Insights: How MENA banks can help build a greener economy
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Insights: How regional banks can help build a greener economy

Insights: How regional banks can help build a greener economy

The central role that banks play in capital allocation is why regulators want them to help usher in a new era of green finance

How regional banks can help build a greener economy

As the UAE gears up for COP28 in November, the world’s attention will focus on the MENA region and its contribution to global climate change objectives.

Back in February, The London Institute of Banking & Finance MENA published a white paper on why banks in the region need to move beyond reporting on ESG to getting comprehensive data on climate risk.

The paper highlighted the Task Force on Climate-related Financial Disclosures (TCFD) status report of October 2022, which found that just 25 per cent of all firms in the Middle East report on their exposure to climate change – the lowest score globally.

That said, the region’s banks are busy with ESG investments and building green portfolios. The Commercial Bank of Dubai, for example, recently announced its inaugural $500m green bond.

First Abu Dhabi Bank (FAB) issued a five-year $600m bond earlier this year, priced at 95 basis points over US Treasuries and oversubscribed by 2.8x.

The use of proceeds for FAB’s green bonds include investment in renewable energy, terrestrial and aquatic biodiversity and climate change adaptation.

The bottom line is that the MENA region, as a major oil economy, faces both some of the biggest challenges and opportunities on the global path to net zero and its banks are starting to embrace them.

What are the opportunities for banks?

A Gartner survey of CEOs and other senior business executives, conducted in late 2021, put environmental sustainability eighth on the list of global business priorities – the first time it entered the top ten.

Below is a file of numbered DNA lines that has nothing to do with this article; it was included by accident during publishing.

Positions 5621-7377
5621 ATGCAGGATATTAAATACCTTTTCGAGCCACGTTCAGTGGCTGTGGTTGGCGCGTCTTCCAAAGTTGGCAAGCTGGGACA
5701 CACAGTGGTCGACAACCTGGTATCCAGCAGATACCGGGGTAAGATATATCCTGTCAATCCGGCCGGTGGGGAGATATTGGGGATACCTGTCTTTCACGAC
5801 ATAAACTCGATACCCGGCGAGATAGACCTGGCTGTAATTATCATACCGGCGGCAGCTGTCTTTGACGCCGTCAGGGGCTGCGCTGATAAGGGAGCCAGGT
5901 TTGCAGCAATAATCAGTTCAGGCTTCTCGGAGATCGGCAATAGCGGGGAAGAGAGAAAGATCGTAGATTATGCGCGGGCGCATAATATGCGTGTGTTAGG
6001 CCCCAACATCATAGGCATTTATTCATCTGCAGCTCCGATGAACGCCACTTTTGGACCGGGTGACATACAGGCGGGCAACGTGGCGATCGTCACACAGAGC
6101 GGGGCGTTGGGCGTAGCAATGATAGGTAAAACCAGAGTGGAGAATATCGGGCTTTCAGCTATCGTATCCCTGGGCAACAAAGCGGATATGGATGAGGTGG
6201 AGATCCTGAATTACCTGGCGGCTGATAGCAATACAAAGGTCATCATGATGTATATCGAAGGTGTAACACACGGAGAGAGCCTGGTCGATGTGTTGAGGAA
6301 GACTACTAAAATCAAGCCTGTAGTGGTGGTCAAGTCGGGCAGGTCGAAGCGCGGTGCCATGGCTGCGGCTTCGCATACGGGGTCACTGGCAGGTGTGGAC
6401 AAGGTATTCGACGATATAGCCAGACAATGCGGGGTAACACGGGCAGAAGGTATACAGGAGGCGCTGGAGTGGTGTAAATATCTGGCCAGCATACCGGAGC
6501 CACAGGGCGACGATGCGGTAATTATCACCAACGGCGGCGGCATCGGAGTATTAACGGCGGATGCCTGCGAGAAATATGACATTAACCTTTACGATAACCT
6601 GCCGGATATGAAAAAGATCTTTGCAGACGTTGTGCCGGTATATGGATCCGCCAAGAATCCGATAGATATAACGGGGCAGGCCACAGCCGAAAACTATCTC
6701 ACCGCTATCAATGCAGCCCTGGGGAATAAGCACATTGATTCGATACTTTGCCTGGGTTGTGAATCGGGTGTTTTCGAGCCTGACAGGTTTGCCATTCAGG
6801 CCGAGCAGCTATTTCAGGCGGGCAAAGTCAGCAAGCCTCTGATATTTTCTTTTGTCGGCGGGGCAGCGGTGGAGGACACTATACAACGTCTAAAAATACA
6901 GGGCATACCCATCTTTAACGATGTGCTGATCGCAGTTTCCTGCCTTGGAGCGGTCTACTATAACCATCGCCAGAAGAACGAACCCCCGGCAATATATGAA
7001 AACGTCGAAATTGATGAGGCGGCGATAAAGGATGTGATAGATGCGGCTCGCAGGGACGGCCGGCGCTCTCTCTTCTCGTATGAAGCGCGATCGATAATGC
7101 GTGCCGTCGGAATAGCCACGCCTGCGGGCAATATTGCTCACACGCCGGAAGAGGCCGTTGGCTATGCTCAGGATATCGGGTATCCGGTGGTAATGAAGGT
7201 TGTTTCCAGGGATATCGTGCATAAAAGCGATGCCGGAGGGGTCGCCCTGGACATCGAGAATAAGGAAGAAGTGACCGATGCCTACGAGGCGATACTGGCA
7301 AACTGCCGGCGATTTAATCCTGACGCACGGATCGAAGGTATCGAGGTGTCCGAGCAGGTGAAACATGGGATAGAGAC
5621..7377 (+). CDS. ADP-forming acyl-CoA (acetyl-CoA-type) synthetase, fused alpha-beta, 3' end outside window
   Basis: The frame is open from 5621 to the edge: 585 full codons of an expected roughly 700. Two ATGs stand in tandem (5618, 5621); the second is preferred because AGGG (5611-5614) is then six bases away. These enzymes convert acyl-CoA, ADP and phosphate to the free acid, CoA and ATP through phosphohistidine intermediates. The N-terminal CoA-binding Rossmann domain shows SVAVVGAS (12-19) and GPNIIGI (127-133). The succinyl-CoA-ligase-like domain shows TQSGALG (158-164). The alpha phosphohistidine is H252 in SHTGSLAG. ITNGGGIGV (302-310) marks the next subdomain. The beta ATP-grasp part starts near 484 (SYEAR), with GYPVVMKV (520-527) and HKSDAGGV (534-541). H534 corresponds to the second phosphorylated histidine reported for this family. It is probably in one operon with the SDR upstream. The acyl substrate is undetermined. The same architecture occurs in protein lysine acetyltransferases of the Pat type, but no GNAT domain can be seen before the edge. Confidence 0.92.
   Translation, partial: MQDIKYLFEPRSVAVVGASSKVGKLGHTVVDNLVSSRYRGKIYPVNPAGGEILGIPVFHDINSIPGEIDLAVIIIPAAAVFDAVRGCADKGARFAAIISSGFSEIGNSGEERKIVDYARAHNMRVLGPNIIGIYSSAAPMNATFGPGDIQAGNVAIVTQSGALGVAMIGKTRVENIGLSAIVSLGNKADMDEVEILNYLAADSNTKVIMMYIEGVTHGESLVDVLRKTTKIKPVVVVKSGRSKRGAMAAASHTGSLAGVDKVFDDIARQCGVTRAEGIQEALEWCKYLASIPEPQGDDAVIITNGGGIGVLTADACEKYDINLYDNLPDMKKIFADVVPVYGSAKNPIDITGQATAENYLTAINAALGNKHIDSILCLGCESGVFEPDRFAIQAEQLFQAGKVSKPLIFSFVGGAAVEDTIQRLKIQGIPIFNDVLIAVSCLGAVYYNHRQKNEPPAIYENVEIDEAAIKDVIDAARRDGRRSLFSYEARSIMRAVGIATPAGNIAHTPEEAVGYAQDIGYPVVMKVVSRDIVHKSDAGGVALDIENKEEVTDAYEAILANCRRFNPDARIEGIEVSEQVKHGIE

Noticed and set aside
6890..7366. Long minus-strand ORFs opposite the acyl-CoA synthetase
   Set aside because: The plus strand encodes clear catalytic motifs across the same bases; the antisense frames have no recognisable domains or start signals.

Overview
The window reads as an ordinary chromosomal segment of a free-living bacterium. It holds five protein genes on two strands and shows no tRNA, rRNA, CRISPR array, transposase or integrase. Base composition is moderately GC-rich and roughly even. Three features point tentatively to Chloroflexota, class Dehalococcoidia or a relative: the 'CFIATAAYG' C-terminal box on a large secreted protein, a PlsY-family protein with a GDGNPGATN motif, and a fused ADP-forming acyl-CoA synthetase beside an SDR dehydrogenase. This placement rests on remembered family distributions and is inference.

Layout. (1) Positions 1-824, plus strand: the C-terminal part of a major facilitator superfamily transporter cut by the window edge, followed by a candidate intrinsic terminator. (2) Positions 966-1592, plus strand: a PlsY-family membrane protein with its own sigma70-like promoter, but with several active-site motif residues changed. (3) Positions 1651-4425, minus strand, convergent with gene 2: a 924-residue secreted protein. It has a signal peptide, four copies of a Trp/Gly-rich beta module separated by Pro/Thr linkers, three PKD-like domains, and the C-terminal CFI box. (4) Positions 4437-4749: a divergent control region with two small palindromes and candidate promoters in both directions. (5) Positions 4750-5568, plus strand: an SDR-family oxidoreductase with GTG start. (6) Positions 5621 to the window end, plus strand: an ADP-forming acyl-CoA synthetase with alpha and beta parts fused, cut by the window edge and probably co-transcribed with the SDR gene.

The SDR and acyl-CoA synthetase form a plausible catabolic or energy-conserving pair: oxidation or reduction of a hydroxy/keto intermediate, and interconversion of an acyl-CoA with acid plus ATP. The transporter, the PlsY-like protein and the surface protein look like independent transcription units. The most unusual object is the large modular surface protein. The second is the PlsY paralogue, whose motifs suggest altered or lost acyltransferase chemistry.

The shift in priorities means there are massive opportunities for banks in MENA that are willing to finance sustainable business objectives and help the drive towards net zero and a greener economy. In particular, they have deep expertise in fossil-fuel industries, which should serve them well as they advise on the transition.

How can banks in MENA support the transition to net zero?

The most transformative way that banks can help support climate goals is with ESG-focused financing in the retail and commercial markets. This might involve offering preferential terms for the financing of environmentally conscious purchases, projects or business developments.

Commercial lending promises to make the biggest impact. For example, there is a focus on smart cities and buildings in the MENA region – which means there’s no shortage of opportunities for ESG investing in infrastructure and real estate. Project financing of even larger-scale infrastructure developments is an area in which many banks in the region have particular expertise.

There are also opportunities when it comes to electric vehicles. Banks can work with corporate clients to support the transition of their vehicle fleets to EVs.

This can involve providing financing solutions tailored to fleet requirements, offering fleet management services, and advising on the integration of EVs into existing operations.

In addition, there’s also scope for banks to work with EV manufacturers, dealerships, and relevant stakeholders to promote the adoption of EVs.